The real debate between theories of economic justice is always and anywhere about who should be entitled to what. Appealing to non-aggression when people disagree about what belongs to whom does nothing in the debate whatsoever. We only know what is and isn’t “aggressive” after we have determined what belongs to whom. It is a word that gets its meaning from our theory of entitlement. So taxing someone, for instance, is only aggressive if you think the amount being taxed belongs to the person being taxed. But if you believe the amount being taxed belongs to whomever the money is going to (say a retired person), then it isn’t aggressive. The force involved in extracting the tax when someone resists is simply defensive force.
So to Richman’s point that everyone is already basically libertarian, the question to ask yourself is whether everyone basically agrees with the libertarian view of who should be entitled to what. And the answer to that question is clearly no.
There is no overlapping consensus.
There is no consent of the governed.
To justify their violent governmental inclinations, minarchists must look elsewhere.
If I were king would it be right for me to do X or would I lack the authority?
If I were king my authority would change but only due to what property I would be responsible for and I’d also increase in might due to the people willing to do my will.
Being king however wouldn’t in principle change my authority over my neighbours.
“And God made man in his own image….”
When God made Man he not only formed his body out of matter, He breathed ‘spirit’ into him and he became a living soul… a freewill moral agent capable of making real choices… not a robot slave of Materialistic determinism.
Atheist delusions leave mankind not only without any Objective morality, but also renders him incapable of making moral choices… whether Evil, or Heroic.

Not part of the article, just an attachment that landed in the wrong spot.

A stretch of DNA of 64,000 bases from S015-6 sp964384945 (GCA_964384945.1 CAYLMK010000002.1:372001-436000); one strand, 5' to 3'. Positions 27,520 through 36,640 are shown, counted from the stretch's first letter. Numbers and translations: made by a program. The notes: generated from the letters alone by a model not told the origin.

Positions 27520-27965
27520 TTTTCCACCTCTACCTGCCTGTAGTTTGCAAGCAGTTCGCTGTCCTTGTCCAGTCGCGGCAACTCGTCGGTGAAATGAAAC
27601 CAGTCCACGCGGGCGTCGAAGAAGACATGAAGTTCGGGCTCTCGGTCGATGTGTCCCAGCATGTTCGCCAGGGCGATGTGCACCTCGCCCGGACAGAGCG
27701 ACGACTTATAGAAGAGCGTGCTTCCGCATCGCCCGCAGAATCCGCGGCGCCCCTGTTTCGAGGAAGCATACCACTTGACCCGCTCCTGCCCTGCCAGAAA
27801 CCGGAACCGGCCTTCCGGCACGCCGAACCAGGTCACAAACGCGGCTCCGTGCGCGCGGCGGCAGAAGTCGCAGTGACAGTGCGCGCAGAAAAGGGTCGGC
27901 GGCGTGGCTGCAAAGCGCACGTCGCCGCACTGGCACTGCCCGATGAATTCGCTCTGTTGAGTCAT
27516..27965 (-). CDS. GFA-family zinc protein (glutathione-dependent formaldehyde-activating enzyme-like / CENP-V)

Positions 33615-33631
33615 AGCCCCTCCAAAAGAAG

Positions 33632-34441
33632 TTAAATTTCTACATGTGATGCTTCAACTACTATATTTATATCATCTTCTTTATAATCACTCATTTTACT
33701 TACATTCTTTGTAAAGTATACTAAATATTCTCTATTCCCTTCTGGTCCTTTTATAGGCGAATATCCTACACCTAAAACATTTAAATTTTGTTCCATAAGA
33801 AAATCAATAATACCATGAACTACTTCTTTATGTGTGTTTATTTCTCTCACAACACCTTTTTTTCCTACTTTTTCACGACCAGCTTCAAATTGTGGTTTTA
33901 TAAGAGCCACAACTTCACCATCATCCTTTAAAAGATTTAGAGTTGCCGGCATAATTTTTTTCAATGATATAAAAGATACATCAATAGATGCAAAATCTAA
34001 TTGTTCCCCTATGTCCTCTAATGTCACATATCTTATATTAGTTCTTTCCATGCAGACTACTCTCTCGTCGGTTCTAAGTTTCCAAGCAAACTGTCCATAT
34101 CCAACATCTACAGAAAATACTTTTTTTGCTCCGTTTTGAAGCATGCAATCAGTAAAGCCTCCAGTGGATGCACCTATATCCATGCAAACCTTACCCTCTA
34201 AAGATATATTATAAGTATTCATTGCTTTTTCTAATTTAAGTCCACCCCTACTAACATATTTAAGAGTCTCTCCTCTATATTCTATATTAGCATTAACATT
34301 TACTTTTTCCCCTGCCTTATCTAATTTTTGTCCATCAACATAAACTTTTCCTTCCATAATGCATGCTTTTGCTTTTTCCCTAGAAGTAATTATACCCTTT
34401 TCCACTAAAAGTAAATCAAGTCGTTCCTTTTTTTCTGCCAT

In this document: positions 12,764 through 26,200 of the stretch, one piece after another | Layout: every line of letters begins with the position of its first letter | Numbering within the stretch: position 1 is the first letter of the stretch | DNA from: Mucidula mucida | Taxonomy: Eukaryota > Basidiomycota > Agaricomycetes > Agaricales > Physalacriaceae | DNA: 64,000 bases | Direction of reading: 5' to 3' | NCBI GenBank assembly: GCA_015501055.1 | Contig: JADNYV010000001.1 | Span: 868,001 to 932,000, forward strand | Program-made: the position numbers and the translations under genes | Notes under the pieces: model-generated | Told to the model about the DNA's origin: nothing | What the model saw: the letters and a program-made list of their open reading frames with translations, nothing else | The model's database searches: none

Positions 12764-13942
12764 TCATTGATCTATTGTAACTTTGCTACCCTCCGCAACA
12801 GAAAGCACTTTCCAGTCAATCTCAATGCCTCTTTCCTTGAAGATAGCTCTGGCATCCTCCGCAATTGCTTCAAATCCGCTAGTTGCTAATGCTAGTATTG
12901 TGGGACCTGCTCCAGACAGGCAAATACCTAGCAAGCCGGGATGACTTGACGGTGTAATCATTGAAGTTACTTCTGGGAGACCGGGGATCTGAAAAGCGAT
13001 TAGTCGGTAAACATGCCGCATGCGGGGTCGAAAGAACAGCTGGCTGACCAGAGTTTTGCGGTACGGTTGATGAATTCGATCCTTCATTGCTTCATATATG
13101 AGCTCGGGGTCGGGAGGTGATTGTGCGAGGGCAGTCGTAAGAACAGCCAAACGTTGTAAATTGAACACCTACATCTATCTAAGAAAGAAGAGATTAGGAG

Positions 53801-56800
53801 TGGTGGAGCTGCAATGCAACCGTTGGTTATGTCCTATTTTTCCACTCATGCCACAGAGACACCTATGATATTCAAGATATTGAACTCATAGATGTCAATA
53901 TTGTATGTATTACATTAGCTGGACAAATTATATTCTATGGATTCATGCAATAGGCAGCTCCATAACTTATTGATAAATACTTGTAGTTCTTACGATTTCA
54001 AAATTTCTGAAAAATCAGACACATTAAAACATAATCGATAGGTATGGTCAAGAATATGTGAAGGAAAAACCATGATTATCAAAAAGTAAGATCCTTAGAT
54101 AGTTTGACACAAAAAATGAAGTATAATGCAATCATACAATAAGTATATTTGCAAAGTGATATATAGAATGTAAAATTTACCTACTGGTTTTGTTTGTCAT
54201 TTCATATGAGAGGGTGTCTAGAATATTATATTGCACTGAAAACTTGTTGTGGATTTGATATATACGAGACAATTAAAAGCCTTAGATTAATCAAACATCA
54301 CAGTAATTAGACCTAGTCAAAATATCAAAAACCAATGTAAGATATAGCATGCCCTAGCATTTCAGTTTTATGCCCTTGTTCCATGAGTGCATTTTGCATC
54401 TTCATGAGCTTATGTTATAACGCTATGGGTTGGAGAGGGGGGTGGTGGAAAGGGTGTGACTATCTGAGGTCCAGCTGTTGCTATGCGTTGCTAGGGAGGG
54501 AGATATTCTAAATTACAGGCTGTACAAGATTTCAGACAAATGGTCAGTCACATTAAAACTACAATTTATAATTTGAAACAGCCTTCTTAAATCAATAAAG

Atheism has no explanation for consciousness.
Heroic deeds like that of John Shear only deserve praise because they stem from the heart… ie He chose to endanger himself for the sake of someone else *when he could have just stood by* in safety and watch the Horse do it’s worst.
What is truly shocking is that there are many so-called ‘Educated’ Modern Christians who are embracing this anti-free will Atheist Materialism!
They must have rocks in their heads not to appreciate the fact that Monist Materialist Determinism is absolutely incompatible with Biblical/ Christian morality!
God cant judge sinners who had no choice but to sin.
William Lane Craig makes this point clear.
The Bible is Dualistic…. it is emphatic about the greater Non-material Spiritual Reality.
The Morality Of God and Bible is built upon these Truths.
Free will is a testament to our inner Spiritual Being…. and proof of God almighty!
This is because Freewill is inexplicable in materialistic terms and conditions.
And Libertarianism is utterly dependent upon free will… voluntary acceptance of the Justice of the philosophy of equal God-given inalienable Rights and liberties.
Atheism is fundamentally corrosive to the Philosophy of Liberty.
It is deterministic and Nihilistic… whereas Libertarianism is not Lawlessness, but depends upon Objective moral absolutes.
The Rape Culture protesters I mentioned here have said what they are after…
The protesters are campaigning for:
• Rape crisis centres to be adequately and sustainably funded
• Educational programmes set up focussing on rape prevention and awareness
• Police to put measures in place to allow for better support of survivors
• The Law Commission report into pre-trial and trial processes for sexual assault victims to be reinstated immediately.
Rape crisis centres can (and should) be privately run – judging by the reaction and protests there shouldn’t be a problem getting volunteers and voluntary funding.
Rape prevention education? I don’t want these people or their ideas near my children (too late).
AFAIK the state sex “education” already tells kids about consent and surely if they try to educate potential victims about rape prevention that will be “victim blaming” and reinforce the “rape culture” that they hate.
I’m not sure what their other points mean – anyone?